A generation apart, two engineers reflect on the École Polytechnique massacre
They’ve seen progression in the industry but say there’s room for more
Like many of the women killed in the École Polytechnique attack, 30 years ago, Eileen O'Brien was studying engineering.
She was in her first term at Memorial University when, over the radio, she heard about a gunman going into a Montreal school and separating the students in a mechanical engineering classroom by gender.
He shouted he hated feminists and opened fire, killing 14 women and injuring many more.
The shooter targeted women, like O'Brien, who were working to enter a male-dominated field.
After the attack, O'Brien channeled her emotions into a poem and pinned it to a bulletin board in MUN's engineering building.
"Looking back on it now, there's aspects of it that I think were rather naive … but I think it was heartfelt and it was a way to process the whole event."
She wrote from the perspective of the victims — as if she had been in that École Polytechnique classroom on Dec. 6, 1989.
Back then, there was debate over the gunman's motive. Asked if she realized then what she does now — that the attack was an act of violence against women — O'Brien said, "I think I knew it, but I don't know that I saw it.
"I think it took a few years of being in, I guess, the working world and seeing that the inequality was still there, that it really came home to me."
A generation later
Like O'Brien, Samantha Ellis first heard about the École Polytechnique attack while studying to become an engineer at MUN.
It was years later. At 28, Ellis wasn't alive when the shooting happened, but you can almost visualize how much time has passed by looking at her.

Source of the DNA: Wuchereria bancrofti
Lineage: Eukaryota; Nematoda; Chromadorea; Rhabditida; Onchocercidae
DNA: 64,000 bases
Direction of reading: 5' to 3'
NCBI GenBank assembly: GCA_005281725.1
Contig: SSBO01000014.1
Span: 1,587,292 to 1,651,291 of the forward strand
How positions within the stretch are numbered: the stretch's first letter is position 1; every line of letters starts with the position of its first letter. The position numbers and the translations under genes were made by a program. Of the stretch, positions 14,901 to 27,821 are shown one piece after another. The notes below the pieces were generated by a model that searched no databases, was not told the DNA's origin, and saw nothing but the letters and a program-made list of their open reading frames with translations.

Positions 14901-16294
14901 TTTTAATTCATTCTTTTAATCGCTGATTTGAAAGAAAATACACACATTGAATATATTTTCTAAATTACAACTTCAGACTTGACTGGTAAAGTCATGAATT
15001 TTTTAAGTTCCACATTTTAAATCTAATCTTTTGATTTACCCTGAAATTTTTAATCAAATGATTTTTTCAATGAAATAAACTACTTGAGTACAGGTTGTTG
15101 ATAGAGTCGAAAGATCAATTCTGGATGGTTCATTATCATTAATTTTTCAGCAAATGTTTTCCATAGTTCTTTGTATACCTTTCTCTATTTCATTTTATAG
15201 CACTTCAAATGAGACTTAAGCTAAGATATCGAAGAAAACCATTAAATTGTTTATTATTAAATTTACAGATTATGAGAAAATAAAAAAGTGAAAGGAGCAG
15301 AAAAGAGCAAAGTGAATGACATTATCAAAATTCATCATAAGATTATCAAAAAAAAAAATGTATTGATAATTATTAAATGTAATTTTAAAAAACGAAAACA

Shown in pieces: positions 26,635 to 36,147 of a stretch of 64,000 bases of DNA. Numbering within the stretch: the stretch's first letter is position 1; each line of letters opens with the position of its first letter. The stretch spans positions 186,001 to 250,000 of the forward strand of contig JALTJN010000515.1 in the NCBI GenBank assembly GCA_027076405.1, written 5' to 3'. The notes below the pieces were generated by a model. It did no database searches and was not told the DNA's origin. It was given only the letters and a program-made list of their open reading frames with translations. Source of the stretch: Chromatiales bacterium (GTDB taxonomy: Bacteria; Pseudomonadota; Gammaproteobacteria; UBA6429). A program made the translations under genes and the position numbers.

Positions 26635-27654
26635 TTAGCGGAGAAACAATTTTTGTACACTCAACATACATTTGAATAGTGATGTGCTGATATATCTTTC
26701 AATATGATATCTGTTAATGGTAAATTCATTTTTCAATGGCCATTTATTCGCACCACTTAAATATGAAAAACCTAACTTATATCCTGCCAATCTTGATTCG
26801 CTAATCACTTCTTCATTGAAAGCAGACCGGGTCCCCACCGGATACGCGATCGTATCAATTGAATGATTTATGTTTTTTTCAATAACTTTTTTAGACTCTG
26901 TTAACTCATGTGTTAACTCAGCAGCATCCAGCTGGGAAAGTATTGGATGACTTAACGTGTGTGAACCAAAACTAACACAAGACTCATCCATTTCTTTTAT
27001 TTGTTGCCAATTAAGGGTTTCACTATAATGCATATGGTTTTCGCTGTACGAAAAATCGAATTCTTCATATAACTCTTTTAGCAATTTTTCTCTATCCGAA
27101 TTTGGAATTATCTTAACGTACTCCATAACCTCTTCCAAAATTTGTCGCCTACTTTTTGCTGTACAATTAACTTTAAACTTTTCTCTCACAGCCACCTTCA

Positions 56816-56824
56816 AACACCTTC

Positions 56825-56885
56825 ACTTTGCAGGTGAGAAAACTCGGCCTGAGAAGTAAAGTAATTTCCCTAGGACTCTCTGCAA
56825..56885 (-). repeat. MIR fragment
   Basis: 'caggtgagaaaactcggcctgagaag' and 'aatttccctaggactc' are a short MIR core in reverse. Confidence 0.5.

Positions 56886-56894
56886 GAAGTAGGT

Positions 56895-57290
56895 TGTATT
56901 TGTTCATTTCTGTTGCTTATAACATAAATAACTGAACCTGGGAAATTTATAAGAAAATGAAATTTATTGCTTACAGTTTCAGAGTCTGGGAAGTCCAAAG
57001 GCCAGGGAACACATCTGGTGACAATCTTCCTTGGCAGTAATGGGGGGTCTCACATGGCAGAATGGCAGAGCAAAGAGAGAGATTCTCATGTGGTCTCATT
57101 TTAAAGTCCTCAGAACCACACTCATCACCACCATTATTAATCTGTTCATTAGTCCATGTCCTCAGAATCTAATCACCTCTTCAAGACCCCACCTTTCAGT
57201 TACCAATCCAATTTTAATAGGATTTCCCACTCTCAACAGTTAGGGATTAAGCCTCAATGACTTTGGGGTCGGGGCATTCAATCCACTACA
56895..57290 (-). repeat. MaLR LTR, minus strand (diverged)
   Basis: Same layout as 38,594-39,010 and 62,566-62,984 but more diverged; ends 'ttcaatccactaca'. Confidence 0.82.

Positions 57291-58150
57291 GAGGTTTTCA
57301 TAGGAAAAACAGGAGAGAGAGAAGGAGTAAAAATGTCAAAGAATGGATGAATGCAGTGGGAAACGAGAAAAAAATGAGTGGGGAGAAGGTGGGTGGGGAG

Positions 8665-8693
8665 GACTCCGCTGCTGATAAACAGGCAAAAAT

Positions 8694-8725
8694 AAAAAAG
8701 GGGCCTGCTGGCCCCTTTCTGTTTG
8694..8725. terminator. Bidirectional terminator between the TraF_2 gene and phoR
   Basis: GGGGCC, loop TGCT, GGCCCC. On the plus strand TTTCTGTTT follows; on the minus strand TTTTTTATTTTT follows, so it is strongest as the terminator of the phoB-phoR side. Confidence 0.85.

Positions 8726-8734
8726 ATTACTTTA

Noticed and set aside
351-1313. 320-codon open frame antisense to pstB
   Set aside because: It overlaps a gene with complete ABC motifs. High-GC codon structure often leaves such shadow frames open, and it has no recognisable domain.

"It still weighs on me even though it didn't happen in my lifetime," she said.
"Some people want to believe, I guess, that women have all the rights in the world and that it's not hard anymore.… But this happened 30 years ago this year, and that's really not that long [ago]."
Ellis said engineering appealed to her because math and science were always her strong suits. She had a desire to understand how the world worked and an interest in the marine industry.
She studied ocean and naval architectural engineering, viewing it as a real-world application of the sciences.
"There are unfortunately, still some people that view women as inferior in engineering, just based on their gender," Ellis said.
Five years into her career, she's noticed some progression — a change in the mindset toward women.
"I think it gets better with every generation, and that's really exciting to see," she said.
"I hope, and I think, that someday we'll get to the point that it's irrelevant."
'It's moving in a positive direction'
The attack was a wakeup call, O'Brien said, that highlighted the different ways women and men were being treated in the industry and in the world.
"It's a continuing struggle," she said.
"It's moving in a positive direction. There's a lot of work to be done — I don't want to downplay that — but you have to focus on the positive, I think."
O'Brien will be part of the annual vigil in St. John's tonight.
A commemorative ceremony is held every Dec. 6 at Memorial University's engineering building — the main lecture hall off the lobby, at 6 p.m.
This year, for the first time, she'll be reading her poem — the one she wrote after the attack and pinned up at MUN 30 years ago.
She didn't actually keep a copy of it herself, back then. But one was returned to her recently.
Another student had taken her poem from the bulletin board, dated it, and kept it over the years. O'Brien said the man recently found it in his papers and decided to read it out at an engineering conference for women.
"It touched me that what I had said had touched him," she said.
"I think that is probably the best legacy that I could have had. That I helped somebody see things from a woman's perspective."